Spit in a Tube and Mail It In: A New Frontier in Covid Testing

In Orange County, the rate of new coronavirus cases has tripled over the past two weeks.

While upscale coastal cities, like Newport Beach, have had relatively few cases, inland cities, like Santa Ana and Anaheim, account for a disproportionately high share of infections, hospitalizations and deaths, and the initial at-home tests are being targeted there.

“The inability of some residents, who lack means, to work remotely or quarantine appropriately has led to a disparity in infection rates between communities,” said Andrew Do, vice chairman of the county’s board of supervisors.

“Our challenge will be to get the message out: This is how you protect loved ones, and we’ll be able to go back to businesses and interacting with each other.”

Unlike Orange County’s nose-swab testing program, which has targeted people with coronavirus symptoms, the in-home saliva effort is intended to widen testing to include people who might not be suffering from any symptoms.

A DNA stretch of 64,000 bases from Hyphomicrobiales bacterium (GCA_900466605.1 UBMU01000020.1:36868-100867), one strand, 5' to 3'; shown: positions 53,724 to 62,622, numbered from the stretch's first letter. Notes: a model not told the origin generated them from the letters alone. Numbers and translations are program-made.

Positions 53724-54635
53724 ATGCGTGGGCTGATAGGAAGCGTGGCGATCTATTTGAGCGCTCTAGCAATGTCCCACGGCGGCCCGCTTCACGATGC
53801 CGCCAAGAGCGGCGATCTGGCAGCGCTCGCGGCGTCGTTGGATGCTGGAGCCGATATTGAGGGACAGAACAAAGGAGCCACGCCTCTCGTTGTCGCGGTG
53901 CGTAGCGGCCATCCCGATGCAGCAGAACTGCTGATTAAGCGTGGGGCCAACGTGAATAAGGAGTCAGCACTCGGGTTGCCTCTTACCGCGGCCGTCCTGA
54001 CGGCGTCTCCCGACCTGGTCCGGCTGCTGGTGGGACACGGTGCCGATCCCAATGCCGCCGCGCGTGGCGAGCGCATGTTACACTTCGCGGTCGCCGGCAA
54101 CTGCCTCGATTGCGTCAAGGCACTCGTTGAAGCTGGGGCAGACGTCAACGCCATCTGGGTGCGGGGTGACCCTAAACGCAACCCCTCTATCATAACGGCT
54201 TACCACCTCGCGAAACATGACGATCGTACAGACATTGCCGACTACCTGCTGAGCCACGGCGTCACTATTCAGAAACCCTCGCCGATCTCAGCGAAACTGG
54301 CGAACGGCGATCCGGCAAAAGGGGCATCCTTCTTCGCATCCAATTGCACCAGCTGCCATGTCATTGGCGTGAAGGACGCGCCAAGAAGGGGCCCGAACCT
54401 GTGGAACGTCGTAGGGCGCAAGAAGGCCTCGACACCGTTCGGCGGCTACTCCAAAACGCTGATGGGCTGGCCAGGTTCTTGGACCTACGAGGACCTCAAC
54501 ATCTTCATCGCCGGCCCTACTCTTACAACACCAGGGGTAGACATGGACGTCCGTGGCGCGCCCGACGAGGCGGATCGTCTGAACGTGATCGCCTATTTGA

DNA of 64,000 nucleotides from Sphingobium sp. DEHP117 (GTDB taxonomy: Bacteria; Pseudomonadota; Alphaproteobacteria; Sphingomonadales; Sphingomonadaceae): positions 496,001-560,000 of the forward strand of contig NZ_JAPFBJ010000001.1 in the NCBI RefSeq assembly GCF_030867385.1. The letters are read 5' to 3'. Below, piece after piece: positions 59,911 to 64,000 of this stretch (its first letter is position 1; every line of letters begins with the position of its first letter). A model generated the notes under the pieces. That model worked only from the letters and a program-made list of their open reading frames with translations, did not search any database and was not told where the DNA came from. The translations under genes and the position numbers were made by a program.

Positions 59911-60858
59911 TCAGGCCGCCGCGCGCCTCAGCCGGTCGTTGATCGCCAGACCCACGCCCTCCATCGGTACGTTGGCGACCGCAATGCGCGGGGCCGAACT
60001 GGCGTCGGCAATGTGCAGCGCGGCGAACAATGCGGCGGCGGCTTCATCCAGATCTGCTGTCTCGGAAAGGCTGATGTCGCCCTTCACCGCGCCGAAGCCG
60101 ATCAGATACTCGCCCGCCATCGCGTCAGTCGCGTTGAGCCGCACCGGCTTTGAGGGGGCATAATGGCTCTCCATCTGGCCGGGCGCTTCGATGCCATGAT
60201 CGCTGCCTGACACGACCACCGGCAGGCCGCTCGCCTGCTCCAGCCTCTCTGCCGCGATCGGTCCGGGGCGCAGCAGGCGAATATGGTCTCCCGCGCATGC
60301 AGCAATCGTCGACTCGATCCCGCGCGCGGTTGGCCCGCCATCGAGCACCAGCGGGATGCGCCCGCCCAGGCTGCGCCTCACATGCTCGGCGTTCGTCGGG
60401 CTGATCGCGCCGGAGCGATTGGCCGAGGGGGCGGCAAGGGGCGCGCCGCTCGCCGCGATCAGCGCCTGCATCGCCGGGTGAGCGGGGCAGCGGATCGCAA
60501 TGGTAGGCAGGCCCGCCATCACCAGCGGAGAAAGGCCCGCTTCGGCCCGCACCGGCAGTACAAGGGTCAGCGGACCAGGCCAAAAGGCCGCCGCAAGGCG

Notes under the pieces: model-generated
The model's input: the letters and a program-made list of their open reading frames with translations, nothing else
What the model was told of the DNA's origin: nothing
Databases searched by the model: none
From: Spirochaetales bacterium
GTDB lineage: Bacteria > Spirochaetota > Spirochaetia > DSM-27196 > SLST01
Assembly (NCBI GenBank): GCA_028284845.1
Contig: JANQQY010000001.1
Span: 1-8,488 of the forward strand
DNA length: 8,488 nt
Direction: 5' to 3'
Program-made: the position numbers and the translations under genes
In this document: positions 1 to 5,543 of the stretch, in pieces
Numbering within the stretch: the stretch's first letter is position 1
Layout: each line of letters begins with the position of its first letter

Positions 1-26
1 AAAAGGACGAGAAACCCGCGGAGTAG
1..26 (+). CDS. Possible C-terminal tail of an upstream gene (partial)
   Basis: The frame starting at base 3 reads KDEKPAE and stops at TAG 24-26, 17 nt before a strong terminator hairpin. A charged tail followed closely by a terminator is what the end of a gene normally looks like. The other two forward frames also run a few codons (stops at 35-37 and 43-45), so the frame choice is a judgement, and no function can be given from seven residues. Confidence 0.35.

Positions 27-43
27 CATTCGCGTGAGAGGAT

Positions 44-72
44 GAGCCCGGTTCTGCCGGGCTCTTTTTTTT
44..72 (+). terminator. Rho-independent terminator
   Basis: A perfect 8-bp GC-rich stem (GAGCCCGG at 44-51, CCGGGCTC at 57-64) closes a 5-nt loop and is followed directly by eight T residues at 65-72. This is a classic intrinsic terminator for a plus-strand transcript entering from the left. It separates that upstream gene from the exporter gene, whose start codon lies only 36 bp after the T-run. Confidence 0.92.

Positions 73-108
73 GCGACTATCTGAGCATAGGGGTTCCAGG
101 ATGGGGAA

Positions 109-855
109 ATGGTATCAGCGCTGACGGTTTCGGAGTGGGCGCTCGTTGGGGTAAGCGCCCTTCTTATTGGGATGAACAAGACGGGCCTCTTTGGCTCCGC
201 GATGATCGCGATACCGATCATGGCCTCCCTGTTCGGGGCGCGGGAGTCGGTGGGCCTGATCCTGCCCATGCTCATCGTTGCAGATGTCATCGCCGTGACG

In the initial phase, the county has partnered with five community clinics to distribute 11,000 testing kits. The test was developed by Ambry Genetics, a local company with expertise in genetic diseases that has converted part of its lab to produce the tests.

“Our test is literally, you spit up to a point in the tube, seal the cap and mail it in,” said Aaron Elliott, the company’s chief executive officer, who compared it to consumer genetics tests like those from AncestryDNA. “It’s much easier than tickling your brain with a nasal swab.”

The county plans to open the saliva home-testing program to the entire county as Ambry Genetics ramps up production. “We’re hoping this will be a game-changer in a lot of ways,” said Doug Chaffee, a county supervisor who represents a part of Anaheim that is heavily Hispanic.

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